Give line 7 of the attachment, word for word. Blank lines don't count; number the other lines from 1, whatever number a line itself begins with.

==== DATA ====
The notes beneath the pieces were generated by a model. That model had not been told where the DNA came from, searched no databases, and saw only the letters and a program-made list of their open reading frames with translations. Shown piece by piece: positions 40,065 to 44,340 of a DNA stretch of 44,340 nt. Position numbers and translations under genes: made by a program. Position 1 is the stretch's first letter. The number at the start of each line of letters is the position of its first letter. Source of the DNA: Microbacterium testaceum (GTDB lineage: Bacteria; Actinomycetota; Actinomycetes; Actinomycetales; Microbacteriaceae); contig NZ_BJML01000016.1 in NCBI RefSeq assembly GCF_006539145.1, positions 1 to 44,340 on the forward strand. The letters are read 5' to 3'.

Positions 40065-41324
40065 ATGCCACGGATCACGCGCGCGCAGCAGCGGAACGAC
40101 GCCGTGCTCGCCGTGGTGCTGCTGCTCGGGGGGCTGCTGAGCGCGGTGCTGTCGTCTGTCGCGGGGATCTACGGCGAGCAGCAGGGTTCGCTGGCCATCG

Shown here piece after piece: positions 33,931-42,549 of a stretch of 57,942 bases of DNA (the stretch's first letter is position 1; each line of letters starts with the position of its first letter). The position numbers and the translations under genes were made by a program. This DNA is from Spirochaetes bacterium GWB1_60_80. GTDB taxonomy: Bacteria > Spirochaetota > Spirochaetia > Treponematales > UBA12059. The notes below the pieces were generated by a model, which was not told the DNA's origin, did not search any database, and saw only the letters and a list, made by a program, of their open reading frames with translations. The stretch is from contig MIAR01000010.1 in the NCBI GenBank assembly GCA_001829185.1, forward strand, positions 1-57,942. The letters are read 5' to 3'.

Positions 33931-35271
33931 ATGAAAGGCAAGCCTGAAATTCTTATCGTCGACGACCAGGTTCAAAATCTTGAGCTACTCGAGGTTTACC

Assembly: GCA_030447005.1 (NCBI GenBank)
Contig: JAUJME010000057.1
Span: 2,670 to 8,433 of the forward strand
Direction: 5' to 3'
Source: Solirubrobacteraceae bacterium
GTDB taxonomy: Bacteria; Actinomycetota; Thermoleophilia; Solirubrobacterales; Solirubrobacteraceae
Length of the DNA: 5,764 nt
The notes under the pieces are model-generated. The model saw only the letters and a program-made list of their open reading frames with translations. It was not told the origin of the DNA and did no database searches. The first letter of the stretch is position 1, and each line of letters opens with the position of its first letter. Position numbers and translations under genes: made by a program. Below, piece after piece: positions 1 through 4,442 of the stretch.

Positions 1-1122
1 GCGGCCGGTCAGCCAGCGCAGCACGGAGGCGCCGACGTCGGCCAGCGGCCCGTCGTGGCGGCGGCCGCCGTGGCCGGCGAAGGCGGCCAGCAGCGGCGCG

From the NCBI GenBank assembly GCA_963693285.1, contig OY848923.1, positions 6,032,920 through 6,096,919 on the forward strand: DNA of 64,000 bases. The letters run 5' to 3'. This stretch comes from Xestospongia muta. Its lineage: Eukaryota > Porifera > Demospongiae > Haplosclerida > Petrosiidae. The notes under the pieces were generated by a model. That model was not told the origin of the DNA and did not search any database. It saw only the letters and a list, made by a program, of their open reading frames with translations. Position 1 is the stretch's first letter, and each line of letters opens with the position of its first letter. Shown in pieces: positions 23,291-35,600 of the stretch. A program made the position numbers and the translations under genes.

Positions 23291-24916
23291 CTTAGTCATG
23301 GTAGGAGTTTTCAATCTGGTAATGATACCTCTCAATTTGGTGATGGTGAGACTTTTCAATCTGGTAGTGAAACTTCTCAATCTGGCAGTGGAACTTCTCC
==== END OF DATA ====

33931 ATGAAAGGCAAGCCTGAAATTCTTATCGTCGACGACCAGGTTCAAAATCTTGAGCTACTCGAGGTTTACC